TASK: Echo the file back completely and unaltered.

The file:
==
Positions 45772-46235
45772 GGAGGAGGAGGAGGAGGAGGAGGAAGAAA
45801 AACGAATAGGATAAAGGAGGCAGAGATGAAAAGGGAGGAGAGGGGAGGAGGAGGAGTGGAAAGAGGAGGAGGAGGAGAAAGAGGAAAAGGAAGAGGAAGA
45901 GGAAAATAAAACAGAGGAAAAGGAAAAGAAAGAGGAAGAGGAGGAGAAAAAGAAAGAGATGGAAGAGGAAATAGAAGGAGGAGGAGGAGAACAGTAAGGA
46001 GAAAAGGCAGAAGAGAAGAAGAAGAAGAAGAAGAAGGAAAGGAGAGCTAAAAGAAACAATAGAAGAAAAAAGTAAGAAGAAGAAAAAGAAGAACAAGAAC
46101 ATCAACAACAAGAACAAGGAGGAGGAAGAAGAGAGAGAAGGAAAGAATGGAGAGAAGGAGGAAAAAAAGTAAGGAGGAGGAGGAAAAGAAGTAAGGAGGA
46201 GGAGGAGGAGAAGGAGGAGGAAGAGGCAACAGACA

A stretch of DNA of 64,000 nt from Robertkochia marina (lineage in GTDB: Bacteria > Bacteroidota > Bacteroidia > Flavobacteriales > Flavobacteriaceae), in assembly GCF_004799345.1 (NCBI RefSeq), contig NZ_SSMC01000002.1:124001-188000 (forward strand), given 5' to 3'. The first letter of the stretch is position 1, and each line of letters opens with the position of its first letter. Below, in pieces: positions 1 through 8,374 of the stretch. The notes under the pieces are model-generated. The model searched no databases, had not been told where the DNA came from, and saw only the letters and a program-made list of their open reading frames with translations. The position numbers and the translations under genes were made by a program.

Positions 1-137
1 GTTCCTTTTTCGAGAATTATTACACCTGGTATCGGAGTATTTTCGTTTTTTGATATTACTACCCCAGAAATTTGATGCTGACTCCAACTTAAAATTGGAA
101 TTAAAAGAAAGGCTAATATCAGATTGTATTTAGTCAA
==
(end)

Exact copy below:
Positions 45772-46235
45772 GGAGGAGGAGGAGGAGGAGGAGGAAGAAA
45801 AACGAATAGGATAAAGGAGGCAGAGATGAAAAGGGAGGAGAGGGGAGGAGGAGGAGTGGAAAGAGGAGGAGGAGGAGAAAGAGGAAAAGGAAGAGGAAGA
45901 GGAAAATAAAACAGAGGAAAAGGAAAAGAAAGAGGAAGAGGAGGAGAAAAAGAAAGAGATGGAAGAGGAAATAGAAGGAGGAGGAGGAGAACAGTAAGGA
46001 GAAAAGGCAGAAGAGAAGAAGAAGAAGAAGAAGAAGGAAAGGAGAGCTAAAAGAAACAATAGAAGAAAAAAGTAAGAAGAAGAAAAAGAAGAACAAGAAC
46101 ATCAACAACAAGAACAAGGAGGAGGAAGAAGAGAGAGAAGGAAAGAATGGAGAGAAGGAGGAAAAAAAGTAAGGAGGAGGAGGAAAAGAAGTAAGGAGGA
46201 GGAGGAGGAGAAGGAGGAGGAAGAGGCAACAGACA

A stretch of DNA of 64,000 nt from Robertkochia marina (lineage in GTDB: Bacteria > Bacteroidota > Bacteroidia > Flavobacteriales > Flavobacteriaceae), in assembly GCF_004799345.1 (NCBI RefSeq), contig NZ_SSMC01000002.1:124001-188000 (forward strand), given 5' to 3'. The first letter of the stretch is position 1, and each line of letters opens with the position of its first letter. Below, in pieces: positions 1 through 8,374 of the stretch. The notes under the pieces are model-generated. The model searched no databases, had not been told where the DNA came from, and saw only the letters and a program-made list of their open reading frames with translations. The position numbers and the translations under genes were made by a program.

Positions 1-137
1 GTTCCTTTTTCGAGAATTATTACACCTGGTATCGGAGTATTTTCGTTTTTTGATATTACTACCCCAGAAATTTGATGCTGACTCCAACTTAAAATTGGAA
101 TTAAAAGAAAGGCTAATATCAGATTGTATTTAGTCAA